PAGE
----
x 2σ 2
max f = ( xRs + (1 − x ) R f ) −
s s

T
| 12

The solution to the problem


For example:
= ( Rs − R f ) − x σ 2 = 0
df 2
s s Rs 12%
dx T
T Rs − R f Rf 8%
xs =
2 σ2 s Sigma 20%
T=1

x=5
0%
| 13
Allocation to risky assets

1.2

0.8
Risky asset

0.6

0.4

0.2

0
0 0.5 1 1.5 2 2.5
Risky tolerance
| 14

How to measure risk tolerance


› Design questionairres and interview individuals
(expected)
› Implicitly derive it from portfolio data (realized)
› We need to know the
1. Risk of the risky assets
2. The risk premium
3. The allocation to risky assets
| 15

What is a reasonable value for risk tolerance?


› Following the implicit method
› According to Dimson et al, the equity risk premium is
somewhere between 3.5% and 5.25%.
› Risk estimates for the stock market index are between
18% and 25%.
For a fully invested investor
σ2
=T
s
2 xs

Alloca
Rs − R f
| 16

Important determinants of decision to take risk:


Rational:
› Risk tolerance (or inversely risk aversion)
› Risk premium
› Riskiness of the asset

Psychological:
› Perception of risk
| 17

Risk premium
› 1990-1999: US investor achieved total return of 14.2%
per annum
› 1926-2000: US investor achieved an equity risk
premium of 7.3%
› UK, 1919-1999: UK investor achieved an equity risk
premium of 6.4%

› Doubts concerning these numbers:


• survivorship bias
• only 2 markets from the 36.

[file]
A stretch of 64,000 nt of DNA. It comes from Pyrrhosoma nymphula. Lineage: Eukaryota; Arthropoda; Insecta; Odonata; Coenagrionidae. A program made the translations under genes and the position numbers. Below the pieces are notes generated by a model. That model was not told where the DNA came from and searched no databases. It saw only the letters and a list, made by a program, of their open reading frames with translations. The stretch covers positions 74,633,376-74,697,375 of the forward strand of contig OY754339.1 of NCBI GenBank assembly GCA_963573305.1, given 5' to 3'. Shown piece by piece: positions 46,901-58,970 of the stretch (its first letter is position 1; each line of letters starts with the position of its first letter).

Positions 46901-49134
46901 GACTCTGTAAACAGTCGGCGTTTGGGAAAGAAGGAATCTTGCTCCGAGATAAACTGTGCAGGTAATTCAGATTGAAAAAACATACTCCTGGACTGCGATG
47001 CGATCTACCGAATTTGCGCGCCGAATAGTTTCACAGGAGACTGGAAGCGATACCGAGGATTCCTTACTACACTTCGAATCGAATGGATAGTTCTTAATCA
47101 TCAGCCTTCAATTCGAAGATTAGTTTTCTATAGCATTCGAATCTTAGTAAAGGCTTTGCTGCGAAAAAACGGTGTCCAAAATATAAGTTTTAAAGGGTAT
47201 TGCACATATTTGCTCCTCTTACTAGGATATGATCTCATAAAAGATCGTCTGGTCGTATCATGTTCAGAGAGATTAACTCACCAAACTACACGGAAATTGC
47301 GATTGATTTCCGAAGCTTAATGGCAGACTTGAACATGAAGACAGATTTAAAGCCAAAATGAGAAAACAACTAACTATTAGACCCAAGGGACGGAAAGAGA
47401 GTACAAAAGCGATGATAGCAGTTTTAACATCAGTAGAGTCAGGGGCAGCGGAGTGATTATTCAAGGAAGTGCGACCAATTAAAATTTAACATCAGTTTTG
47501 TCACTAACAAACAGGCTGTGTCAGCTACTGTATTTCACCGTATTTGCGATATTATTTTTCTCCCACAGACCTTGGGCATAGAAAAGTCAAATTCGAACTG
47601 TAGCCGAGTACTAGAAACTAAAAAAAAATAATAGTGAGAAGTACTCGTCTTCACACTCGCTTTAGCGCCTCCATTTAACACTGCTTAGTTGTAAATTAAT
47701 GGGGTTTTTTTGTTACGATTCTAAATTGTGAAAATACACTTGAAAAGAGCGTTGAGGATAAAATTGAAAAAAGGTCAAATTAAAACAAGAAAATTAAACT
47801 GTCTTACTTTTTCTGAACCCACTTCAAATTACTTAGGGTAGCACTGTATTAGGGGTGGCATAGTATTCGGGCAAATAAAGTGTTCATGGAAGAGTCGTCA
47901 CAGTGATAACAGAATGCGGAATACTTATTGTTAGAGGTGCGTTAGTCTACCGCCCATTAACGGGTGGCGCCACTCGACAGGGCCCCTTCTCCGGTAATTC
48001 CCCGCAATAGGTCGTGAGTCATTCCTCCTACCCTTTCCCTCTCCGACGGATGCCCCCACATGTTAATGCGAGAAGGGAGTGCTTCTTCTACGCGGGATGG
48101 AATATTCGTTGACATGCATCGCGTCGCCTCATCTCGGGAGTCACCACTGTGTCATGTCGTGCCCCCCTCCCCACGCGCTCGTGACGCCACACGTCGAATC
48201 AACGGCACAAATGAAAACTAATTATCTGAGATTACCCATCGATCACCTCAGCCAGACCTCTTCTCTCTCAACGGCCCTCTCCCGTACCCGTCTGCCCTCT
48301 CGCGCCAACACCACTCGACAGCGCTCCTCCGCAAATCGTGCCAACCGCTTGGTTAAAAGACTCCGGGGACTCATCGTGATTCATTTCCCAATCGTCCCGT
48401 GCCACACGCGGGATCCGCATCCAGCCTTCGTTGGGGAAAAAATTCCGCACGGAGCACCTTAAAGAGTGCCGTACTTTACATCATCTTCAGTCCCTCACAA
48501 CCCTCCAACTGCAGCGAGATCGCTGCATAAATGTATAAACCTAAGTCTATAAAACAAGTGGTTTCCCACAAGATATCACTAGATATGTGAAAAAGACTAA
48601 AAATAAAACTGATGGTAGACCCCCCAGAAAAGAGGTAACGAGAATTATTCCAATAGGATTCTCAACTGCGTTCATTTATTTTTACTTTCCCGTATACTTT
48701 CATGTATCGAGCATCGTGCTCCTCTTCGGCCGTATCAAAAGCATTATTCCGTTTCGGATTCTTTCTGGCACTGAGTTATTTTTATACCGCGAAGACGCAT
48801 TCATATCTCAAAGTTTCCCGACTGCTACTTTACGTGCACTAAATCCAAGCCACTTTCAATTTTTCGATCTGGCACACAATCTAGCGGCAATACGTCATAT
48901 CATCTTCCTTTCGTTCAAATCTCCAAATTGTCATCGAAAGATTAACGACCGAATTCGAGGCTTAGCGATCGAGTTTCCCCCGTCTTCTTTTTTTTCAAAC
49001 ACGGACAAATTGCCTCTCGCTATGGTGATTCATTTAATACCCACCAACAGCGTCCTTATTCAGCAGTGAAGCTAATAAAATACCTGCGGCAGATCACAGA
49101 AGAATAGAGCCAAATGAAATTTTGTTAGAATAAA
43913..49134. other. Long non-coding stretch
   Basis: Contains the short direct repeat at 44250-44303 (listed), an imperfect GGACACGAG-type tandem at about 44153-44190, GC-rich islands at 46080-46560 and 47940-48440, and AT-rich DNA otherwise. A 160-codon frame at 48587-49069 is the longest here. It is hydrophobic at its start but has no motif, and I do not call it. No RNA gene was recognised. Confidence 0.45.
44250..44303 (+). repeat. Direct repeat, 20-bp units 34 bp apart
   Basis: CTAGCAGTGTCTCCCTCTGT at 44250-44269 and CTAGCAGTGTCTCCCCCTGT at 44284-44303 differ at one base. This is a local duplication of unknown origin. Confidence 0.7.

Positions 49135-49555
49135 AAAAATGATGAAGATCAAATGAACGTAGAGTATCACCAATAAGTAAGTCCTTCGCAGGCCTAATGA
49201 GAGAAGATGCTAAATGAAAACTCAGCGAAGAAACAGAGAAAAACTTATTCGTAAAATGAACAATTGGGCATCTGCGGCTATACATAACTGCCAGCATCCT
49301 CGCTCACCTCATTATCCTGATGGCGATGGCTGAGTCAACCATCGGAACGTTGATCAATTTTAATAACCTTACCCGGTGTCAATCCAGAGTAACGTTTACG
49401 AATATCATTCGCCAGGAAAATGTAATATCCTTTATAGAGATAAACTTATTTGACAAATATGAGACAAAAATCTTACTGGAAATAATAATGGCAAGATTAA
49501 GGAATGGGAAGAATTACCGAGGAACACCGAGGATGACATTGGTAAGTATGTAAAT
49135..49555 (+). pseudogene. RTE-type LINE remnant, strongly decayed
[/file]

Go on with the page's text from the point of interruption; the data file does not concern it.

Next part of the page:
| 18

Dimson et al. (2002)


| 19

Estimates of the risk premium


› Risk premium:
• Lowest: 2.2% (gmt) or 4.4% (arm) for Belgium
• Highest 6.8% (gmt) or 8.3% (arm) for Australia
› So estimates range from 16.5% to 35.5% for the
standard deviation
0.00
10.00
20.00
30.00
40.00
50.00
60.00
70.00
3-1-2000

3-4-2000

3-7-2000

3-10-2000

3-1-2001

3-4-2001

3-7-2001

3-10-2001

3-1-2002

3-4-2002

3-7-2002

3-10-2002

3-1-2003

3-4-2003

3-7-2003

3-10-2003
VAEX

3-1-2004

3-4-2004

3-7-2004

3-10-2004

3-1-2005

3-4-2005

3-7-2005

3-10-2005

3-1-2006

3-4-2006

3-7-2006
Expected risk: implied volatility

3-10-2006

3-1-2007

3-4-2007

3-7-2007
| 20
| 21

Different beliefs
› Even persons with the same risk tolerance could hold
very different portfolios if their expectations are
different.
T 1 1 1 1
Rs-Rf 4% 8% 2% 4%
Sigma 15% 20% 25% 25%

Risky asset 89% 100% 16% 32%


| 22

Distinction between risk expectation and


risk tolerance

T 0.25 1 Is it really possible to


Rs-Rf 4% 4% distinguish between
Sigma 15% 30% these two concepts?
Risky asset 22% 22% Is risk tolerance
affected by previous
high volatility on the
stock market?
| 23

Strategy
› Brinson & Fachler: study of pension fund
performance measurement